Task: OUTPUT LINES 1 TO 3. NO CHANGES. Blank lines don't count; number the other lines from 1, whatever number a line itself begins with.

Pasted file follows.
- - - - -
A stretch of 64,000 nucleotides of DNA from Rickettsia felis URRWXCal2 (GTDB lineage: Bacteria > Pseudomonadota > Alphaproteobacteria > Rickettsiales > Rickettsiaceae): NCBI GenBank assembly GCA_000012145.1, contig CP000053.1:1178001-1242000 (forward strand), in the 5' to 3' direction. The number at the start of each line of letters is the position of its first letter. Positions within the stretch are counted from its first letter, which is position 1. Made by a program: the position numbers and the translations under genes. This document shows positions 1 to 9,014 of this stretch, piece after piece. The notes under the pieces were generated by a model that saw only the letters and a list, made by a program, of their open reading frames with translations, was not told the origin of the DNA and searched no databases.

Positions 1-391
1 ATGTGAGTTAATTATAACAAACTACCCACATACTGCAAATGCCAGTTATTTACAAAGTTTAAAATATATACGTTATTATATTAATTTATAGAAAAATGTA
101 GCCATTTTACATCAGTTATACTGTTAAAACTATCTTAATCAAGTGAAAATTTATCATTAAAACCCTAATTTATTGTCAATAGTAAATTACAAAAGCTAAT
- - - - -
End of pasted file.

A stretch of 64,000 nucleotides of DNA from Rickettsia felis URRWXCal2 (GTDB lineage: Bacteria > Pseudomonadota > Alphaproteobacteria > Rickettsiales > Rickettsiaceae): NCBI GenBank assembly GCA_000012145.1, contig CP000053.1:1178001-1242000 (forward strand), in the 5' to 3' direction. The number at the start of each line of letters is the position of its first letter. Positions within the stretch are counted from its first letter, which is position 1. Made by a program: the position numbers and the translations under genes. This document shows positions 1 to 9,014 of this stretch, piece after piece. The notes under the pieces were generated by a model that saw only the letters and a list, made by a program, of their open reading frames with translations, was not told the origin of the DNA and searched no databases.

Positions 1-391
1 ATGTGAGTTAATTATAACAAACTACCCACATACTGCAAATGCCAGTTATTTACAAAGTTTAAAATATATACGTTATTATATTAATTTATAGAAAAATGTA